So in short, most experts say that drinking alkaline water does next to nothing for your health. Or as Amy Shah, M.D. puts it: "There is no evidence that alkaline water helps at all."
Now, let’s unpack some of these claims.
As mentioned, Kangen water is described as “electrolytically reduced, hydrogen-rich water that works to restore your body to a more alkaline state.” When asked if there’s any truth to that, Cole cites existing studies, which point to the unlikelihood of alkaline water being a life-changer.
“While these benefits sound amazing, there isn’t enough research to really say for certain how effective this type of water is, and ultimately how it can improve health in the long-term,” he says. “There are some smaller studies claiming its ability to improve health, but there really needs to be more research before we all make the permanent switch to alkaline water.”
The same goes for any claims made around alkaline water’s ability to better hydrate us. Shah debunks these claims, saying that they're lofty and do not make medical sense. Also, Shah notes that the majority of us don't need "better" hydration—adequate amounts of water will suffice, unless you're an endurance athlete or working out at a very high intensity for over an hour (in which case you may benefit from some electrolytes).
And as for the commercially sold bottles of alkaline water, Gundry says these waters contain no hydrogen, which means they don't have any real benefits.
"Any alkaline water sold in a plastic bottle will be devoid of H2, as hydrogen, being the smallest molecule, rapidly diffuses through plastic," he says. "So, buyer beware."
So what’s the best drinking option for us?
If alkaline water isn’t worth the hype, or at least not scientifically proven to be worth the hype, what are us water-based beings supposed to do? Well for one, we should shy away from tap water when possible, and opt for filtered water whenever we can.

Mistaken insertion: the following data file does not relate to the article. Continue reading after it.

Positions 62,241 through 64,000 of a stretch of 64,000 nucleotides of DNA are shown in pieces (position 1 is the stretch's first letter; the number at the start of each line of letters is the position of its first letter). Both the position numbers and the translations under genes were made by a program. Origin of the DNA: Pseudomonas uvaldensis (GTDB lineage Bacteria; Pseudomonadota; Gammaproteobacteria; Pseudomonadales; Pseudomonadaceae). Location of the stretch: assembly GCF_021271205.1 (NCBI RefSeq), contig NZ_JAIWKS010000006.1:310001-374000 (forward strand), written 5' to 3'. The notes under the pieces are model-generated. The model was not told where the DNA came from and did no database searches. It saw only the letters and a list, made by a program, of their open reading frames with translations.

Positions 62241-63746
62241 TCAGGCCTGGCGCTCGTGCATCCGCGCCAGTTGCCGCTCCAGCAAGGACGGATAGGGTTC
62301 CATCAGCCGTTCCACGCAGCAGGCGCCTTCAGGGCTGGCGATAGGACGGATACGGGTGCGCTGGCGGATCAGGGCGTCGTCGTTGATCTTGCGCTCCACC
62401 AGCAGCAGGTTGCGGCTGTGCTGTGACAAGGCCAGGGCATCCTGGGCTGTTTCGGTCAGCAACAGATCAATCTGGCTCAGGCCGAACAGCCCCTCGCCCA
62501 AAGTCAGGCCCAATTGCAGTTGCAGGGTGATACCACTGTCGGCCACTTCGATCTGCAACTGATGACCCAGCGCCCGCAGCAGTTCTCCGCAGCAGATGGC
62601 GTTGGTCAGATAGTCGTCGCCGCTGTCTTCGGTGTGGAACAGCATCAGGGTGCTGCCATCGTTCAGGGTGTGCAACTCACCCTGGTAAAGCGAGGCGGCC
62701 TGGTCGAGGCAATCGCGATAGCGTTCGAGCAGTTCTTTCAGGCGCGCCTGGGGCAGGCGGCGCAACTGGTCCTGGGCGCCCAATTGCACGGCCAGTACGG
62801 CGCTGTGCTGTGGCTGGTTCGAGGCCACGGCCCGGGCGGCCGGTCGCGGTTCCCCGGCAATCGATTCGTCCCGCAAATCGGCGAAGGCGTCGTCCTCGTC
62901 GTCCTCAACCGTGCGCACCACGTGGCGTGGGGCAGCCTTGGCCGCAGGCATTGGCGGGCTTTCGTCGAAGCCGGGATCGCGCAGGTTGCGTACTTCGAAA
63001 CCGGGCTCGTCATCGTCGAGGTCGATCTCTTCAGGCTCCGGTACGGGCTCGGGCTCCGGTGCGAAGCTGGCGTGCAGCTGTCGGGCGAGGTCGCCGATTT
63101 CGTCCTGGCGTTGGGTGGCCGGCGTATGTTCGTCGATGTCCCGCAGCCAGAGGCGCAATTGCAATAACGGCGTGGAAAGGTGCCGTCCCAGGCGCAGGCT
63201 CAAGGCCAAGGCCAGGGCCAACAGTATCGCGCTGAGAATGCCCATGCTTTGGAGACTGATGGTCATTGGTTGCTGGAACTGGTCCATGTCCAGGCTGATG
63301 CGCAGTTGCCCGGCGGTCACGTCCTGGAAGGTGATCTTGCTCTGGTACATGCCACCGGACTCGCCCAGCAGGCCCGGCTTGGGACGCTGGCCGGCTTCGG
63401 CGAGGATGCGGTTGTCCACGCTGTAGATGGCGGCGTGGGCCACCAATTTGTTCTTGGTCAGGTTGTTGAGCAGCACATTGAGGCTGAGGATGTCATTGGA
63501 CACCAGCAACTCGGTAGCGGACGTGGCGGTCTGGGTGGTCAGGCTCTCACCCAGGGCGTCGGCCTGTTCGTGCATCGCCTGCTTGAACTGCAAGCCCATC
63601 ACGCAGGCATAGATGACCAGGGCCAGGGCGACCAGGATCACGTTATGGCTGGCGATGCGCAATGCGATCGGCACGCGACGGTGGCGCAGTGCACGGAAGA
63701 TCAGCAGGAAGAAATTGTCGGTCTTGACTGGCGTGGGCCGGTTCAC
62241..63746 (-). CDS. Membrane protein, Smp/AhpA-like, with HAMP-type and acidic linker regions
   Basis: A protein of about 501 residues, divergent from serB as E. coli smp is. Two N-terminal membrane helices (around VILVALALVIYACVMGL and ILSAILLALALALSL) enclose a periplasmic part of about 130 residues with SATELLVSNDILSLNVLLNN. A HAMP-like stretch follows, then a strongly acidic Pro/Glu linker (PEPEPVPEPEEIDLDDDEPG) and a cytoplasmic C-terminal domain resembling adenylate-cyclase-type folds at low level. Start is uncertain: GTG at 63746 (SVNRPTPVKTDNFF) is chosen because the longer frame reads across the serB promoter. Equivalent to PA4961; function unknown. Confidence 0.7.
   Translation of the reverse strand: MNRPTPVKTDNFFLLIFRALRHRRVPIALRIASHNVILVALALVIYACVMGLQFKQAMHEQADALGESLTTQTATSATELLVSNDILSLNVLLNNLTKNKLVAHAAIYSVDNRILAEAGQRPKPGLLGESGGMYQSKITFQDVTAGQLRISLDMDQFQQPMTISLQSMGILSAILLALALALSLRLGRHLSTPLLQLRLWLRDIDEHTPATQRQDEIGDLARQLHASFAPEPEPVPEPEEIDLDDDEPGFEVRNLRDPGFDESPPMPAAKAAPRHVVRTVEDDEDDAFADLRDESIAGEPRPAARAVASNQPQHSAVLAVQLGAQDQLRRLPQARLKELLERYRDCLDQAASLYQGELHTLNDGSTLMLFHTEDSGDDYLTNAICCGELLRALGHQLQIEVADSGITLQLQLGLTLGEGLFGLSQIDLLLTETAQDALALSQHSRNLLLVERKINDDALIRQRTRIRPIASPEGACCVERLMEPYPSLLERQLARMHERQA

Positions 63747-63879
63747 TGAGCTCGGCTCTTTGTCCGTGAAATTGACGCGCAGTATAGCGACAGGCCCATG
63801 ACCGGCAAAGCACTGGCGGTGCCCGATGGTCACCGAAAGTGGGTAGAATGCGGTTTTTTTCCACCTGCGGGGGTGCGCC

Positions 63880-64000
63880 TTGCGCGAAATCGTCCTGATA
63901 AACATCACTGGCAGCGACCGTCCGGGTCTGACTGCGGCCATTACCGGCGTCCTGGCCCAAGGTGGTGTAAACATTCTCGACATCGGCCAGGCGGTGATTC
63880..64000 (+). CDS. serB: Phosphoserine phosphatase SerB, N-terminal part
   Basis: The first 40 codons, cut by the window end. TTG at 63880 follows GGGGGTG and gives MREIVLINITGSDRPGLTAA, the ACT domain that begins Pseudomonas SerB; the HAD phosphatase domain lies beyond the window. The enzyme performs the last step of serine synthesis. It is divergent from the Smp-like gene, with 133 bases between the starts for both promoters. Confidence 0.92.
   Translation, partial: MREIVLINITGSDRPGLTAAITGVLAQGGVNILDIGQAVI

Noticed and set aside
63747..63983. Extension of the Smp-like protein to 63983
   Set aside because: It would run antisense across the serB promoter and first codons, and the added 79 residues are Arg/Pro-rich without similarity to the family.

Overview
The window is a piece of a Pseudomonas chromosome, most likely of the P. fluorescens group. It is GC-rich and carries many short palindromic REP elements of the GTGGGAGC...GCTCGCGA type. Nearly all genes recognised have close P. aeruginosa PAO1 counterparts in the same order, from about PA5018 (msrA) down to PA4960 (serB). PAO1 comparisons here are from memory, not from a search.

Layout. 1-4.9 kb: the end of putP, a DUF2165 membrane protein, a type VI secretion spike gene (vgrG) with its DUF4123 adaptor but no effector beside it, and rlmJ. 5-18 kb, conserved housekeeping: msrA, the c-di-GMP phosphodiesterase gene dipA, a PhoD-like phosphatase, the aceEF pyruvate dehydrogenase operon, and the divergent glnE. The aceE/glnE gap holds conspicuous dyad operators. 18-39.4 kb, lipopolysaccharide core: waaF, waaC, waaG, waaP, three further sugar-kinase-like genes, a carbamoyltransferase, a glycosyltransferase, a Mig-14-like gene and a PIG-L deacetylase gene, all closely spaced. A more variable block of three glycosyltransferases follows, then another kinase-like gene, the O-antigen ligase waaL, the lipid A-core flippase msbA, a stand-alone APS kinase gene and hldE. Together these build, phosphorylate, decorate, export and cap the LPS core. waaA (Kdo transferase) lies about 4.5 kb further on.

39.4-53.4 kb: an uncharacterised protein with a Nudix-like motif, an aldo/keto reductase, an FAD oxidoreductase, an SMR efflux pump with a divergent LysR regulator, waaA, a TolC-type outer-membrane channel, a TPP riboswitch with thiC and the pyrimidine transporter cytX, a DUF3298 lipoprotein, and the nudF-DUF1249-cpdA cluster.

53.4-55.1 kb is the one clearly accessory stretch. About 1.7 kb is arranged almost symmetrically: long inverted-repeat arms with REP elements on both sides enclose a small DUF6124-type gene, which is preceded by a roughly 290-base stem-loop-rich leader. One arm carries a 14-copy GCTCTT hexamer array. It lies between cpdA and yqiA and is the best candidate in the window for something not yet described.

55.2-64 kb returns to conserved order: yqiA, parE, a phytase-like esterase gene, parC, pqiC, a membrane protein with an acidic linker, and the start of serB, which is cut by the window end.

“Ultimately, most types of filtered water are going to be the best choice over tap water,” Cole says. “The Safe Drinking Water Act only regulates 91 pollutants and many studies have found that our water actually contains many more that aren’t regulated. In fact, one study found 316 contaminants in U.S. drinking water and a shocking 202 of those contaminants didn't have any safety standards.”
If you do decide to invest in an alkaline water machine, always find out how much molecular hydrogen it produces. (Gundry says around 1ppm is great.) Also, it's worth noting that you should store any alkaline water in a glass or metal container—if you put it in plastic, the hydrogen will escape.
"Unless you store your water at home in a glass or metal container, the gas will be gone rapidly," Gundry notes. "And carrying home Alkaline water from a generator at a store in a gallon jug is similarly a waste of money and any perceived benefits will derive from the placebo effect."
In terms of what you can do to ensure you’re getting the healthiest possible drinking water, start by choosing filtered or reverse osmosis water as often as you can (note: this does not necessarily mean bottled water is best, especially plastic ones). Also, invest in a water filter—whichever one is within your budget. The safer we can make our water, the better—which means any filtration is better than none.
And whatever you do, don't fall for the expensive water hype.
Ray Bass is the associate movement and wellness editor at mindbodygreen and a NASM-Certified Personal Trainer. She holds a degree in creative writing from the University of Pennsylvania, with honors in nonfiction. A runner, yogi, boxer, and cycling devotee, Bass searches for the hardest workouts in New York (and the best ways to recover from them). She's debunked myths about protein, posture, and the plant-based diet, and has covered everything from the best yoga poses for chronic pain to the future of fitness, recovery, and America's obsession with the Whole30 diet.